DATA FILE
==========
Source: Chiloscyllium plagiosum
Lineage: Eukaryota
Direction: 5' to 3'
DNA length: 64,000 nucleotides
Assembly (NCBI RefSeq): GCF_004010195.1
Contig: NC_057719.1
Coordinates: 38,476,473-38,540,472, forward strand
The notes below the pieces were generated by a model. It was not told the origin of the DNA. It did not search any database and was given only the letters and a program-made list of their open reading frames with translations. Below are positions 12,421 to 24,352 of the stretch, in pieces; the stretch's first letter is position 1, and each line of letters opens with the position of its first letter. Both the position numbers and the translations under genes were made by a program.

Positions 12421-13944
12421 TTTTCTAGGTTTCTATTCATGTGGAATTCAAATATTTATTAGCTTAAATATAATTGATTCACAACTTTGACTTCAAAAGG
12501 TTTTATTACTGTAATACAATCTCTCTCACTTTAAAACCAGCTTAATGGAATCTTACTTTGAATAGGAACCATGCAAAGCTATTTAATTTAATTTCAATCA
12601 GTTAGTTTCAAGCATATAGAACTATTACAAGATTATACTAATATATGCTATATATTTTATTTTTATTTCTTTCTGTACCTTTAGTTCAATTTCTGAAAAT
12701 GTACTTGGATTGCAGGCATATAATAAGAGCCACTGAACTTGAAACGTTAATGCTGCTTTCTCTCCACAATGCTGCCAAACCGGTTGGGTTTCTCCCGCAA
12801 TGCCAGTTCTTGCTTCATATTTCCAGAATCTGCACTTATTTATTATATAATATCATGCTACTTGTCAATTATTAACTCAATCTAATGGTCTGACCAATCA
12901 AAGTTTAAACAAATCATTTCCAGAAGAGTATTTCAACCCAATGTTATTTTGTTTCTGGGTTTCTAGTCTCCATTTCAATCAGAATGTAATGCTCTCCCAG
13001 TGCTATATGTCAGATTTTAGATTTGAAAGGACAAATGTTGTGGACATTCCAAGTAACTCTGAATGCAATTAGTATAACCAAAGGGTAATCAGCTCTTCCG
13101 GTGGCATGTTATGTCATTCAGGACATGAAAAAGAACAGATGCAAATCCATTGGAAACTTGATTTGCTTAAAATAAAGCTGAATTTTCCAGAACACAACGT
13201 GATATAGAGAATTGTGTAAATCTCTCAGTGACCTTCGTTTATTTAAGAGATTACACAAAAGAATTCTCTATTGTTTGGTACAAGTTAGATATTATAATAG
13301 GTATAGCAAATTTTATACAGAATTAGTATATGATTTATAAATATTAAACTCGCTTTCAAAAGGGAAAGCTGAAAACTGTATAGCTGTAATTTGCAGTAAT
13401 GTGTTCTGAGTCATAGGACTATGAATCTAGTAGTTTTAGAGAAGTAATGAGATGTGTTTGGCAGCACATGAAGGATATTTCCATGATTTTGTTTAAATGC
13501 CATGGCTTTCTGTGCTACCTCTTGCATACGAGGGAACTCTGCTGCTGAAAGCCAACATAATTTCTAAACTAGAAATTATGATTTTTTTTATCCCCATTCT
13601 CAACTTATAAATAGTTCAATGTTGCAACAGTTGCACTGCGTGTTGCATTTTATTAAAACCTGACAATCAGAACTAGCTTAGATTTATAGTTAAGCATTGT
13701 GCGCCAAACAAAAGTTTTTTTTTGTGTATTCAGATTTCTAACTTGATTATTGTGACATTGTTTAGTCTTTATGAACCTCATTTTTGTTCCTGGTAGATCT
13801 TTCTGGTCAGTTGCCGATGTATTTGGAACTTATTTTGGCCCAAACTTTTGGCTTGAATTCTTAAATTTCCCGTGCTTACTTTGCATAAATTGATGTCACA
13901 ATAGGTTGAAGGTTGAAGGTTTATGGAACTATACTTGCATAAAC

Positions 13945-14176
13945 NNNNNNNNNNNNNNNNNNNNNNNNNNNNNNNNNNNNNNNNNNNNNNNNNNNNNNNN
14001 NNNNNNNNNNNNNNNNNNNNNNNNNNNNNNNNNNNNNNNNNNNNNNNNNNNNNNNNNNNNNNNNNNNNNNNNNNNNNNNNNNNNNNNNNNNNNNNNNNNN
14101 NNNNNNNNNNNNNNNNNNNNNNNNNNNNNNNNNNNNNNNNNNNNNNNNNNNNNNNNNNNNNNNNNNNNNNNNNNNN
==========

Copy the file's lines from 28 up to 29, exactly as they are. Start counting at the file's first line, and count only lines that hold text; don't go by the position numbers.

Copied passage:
14001 NNNNNNNNNNNNNNNNNNNNNNNNNNNNNNNNNNNNNNNNNNNNNNNNNNNNNNNNNNNNNNNNNNNNNNNNNNNNNNNNNNNNNNNNNNNNNNNNNNNN
14101 NNNNNNNNNNNNNNNNNNNNNNNNNNNNNNNNNNNNNNNNNNNNNNNNNNNNNNNNNNNNNNNNNNNNNNNNNNNN